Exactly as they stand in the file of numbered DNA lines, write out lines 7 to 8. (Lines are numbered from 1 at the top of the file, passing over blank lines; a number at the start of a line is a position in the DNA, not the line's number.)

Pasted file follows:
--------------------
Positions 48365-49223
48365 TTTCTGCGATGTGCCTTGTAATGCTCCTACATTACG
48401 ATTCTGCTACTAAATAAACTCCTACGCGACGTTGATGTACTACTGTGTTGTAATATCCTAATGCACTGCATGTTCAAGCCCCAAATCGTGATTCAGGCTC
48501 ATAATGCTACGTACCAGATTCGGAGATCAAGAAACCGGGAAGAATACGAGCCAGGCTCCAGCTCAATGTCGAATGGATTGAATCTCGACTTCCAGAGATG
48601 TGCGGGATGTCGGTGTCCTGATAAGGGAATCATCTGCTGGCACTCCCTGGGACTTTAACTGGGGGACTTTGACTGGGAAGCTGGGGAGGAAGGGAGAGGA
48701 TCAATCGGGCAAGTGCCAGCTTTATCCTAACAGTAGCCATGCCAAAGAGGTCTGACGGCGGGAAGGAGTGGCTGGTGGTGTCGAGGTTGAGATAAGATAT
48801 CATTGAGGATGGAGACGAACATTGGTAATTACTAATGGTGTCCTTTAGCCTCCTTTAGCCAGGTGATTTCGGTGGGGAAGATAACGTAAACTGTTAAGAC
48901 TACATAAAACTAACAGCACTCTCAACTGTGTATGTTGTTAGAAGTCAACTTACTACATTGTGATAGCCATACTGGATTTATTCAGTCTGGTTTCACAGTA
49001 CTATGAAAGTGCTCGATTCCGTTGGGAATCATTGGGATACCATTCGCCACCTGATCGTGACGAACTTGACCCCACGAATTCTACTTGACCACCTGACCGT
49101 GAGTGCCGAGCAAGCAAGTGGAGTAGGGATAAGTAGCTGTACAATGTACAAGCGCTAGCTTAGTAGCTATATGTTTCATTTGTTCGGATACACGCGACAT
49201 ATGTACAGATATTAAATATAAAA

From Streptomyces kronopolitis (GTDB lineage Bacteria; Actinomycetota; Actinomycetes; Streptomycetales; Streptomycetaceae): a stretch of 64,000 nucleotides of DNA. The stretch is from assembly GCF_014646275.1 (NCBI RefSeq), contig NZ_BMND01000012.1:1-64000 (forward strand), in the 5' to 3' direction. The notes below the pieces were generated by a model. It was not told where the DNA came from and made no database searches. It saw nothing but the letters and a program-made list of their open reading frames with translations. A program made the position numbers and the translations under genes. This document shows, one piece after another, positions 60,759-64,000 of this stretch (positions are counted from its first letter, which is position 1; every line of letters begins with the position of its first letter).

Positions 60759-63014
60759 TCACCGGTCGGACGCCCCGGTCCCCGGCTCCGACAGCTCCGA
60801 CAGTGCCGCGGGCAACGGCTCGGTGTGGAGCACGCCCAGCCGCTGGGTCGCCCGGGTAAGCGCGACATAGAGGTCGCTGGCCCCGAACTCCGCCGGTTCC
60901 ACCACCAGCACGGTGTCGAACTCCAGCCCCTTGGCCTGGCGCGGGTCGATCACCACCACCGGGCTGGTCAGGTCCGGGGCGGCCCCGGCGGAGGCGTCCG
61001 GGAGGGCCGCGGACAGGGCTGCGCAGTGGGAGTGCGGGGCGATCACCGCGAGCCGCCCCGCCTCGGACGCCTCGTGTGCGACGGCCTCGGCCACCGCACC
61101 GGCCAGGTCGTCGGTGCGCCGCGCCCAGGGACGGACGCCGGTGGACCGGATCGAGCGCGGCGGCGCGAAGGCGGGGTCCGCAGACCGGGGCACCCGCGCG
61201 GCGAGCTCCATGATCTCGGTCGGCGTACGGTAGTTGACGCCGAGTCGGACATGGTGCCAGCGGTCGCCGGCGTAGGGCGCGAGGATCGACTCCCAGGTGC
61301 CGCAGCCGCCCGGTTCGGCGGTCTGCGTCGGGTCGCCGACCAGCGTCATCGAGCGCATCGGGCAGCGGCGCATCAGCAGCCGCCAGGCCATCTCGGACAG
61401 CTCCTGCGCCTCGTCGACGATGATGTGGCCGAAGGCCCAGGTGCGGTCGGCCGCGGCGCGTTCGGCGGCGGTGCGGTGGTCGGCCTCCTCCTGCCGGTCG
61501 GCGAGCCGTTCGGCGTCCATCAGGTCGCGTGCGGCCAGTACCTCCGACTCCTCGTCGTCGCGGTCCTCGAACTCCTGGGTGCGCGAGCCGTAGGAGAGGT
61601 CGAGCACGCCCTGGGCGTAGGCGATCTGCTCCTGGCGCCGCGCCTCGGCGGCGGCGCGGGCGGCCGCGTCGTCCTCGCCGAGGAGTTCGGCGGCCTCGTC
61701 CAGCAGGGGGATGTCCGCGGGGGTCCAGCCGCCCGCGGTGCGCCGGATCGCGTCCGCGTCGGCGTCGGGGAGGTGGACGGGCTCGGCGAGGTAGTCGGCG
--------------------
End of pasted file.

48801 CATTGAGGATGGAGACGAACATTGGTAATTACTAATGGTGTCCTTTAGCCTCCTTTAGCCAGGTGATTTCGGTGGGGAAGATAACGTAAACTGTTAAGAC
48901 TACATAAAACTAACAGCACTCTCAACTGTGTATGTTGTTAGAAGTCAACTTACTACATTGTGATAGCCATACTGGATTTATTCAGTCTGGTTTCACAGTA